Individual study: Large mammal use of protected and community-managed lands in a biodiversity hotspot
Velho N., Srinivasan U., Singh P. & Laurance W.F. (2016) Large mammal use of protected and community-managed lands in a biodiversity hotspot. Animal Conservation, 19, 199-208
This study is summarised as evidence for the intervention(s) shown on the right. The icon shows which synopsis it is relevant to.
Legally protect habitat for mammals
A site comparison study in 2011–2013 in two agricultural and forest areas in north-eastern India (Velho et al. 2016) found that the number of species and abundance of seven of 11 large mammal species did not differ between a protected wildlife sanctuary area and community managed land. The number of species was similar in the protected (17 species) and the community managed areas (16 species). Seven of 11 large mammal species had similar abundances in the protected area and on community managed land (data reported as model results). Three species were more abundant in the protected area and one was more abundant on the community managed land. In October–November 2011 and August–September 2012, eleven sites were established in the wildlife sanctuary and 14 sites in the community managed land. At each site, a 500 × 5-m U-shaped transect, divided into 20-m segments, was surveyed by two observers for signs of mammal presence. In April–June 2013, twenty-two infrared cameras were deployed in the wildlife sanctuary and 18 were deployed in the community managed areas. Cameras were attached to trees, 25 cm above ground. They operated 24 hours/day and were baited with rotting bananas and smoked dried fish.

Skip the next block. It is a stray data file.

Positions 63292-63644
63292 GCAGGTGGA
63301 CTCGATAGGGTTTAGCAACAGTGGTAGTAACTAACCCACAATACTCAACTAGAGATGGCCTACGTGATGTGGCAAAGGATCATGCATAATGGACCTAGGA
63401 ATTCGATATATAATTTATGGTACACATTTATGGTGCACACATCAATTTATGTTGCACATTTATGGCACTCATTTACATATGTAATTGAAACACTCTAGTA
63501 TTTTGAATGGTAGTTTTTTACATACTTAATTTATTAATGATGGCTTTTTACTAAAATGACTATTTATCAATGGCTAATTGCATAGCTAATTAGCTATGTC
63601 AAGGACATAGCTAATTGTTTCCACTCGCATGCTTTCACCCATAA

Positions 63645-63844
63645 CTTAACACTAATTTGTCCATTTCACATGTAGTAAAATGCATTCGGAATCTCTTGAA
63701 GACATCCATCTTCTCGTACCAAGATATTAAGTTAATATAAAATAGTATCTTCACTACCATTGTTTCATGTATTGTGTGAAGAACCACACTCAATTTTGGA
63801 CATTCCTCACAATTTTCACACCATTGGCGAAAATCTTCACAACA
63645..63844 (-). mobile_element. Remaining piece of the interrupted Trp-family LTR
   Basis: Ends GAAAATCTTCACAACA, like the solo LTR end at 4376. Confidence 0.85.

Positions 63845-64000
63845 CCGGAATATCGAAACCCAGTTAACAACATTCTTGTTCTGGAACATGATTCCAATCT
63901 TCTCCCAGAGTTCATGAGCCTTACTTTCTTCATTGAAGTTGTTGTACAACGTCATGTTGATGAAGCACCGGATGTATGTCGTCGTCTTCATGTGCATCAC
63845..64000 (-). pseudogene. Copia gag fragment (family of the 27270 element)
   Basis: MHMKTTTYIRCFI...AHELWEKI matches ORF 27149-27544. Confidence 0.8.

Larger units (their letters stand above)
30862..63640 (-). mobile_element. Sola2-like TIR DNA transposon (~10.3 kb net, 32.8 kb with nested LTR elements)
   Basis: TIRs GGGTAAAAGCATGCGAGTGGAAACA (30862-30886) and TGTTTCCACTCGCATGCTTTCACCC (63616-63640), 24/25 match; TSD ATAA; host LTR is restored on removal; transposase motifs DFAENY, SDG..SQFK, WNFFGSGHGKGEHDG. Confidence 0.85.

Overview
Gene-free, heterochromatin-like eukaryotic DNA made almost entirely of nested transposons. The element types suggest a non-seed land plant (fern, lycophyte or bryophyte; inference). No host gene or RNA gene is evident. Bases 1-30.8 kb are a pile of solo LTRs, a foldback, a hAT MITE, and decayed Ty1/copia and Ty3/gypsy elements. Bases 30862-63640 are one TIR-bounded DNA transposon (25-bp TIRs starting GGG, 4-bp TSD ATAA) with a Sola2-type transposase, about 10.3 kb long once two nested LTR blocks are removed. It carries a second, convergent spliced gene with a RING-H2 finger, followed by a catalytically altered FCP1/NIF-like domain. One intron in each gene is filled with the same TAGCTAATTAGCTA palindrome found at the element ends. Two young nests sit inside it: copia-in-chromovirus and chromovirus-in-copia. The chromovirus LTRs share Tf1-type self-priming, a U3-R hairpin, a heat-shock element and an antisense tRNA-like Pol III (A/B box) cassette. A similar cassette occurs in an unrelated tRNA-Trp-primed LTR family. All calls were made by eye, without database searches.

(Summarised by Phil Martin)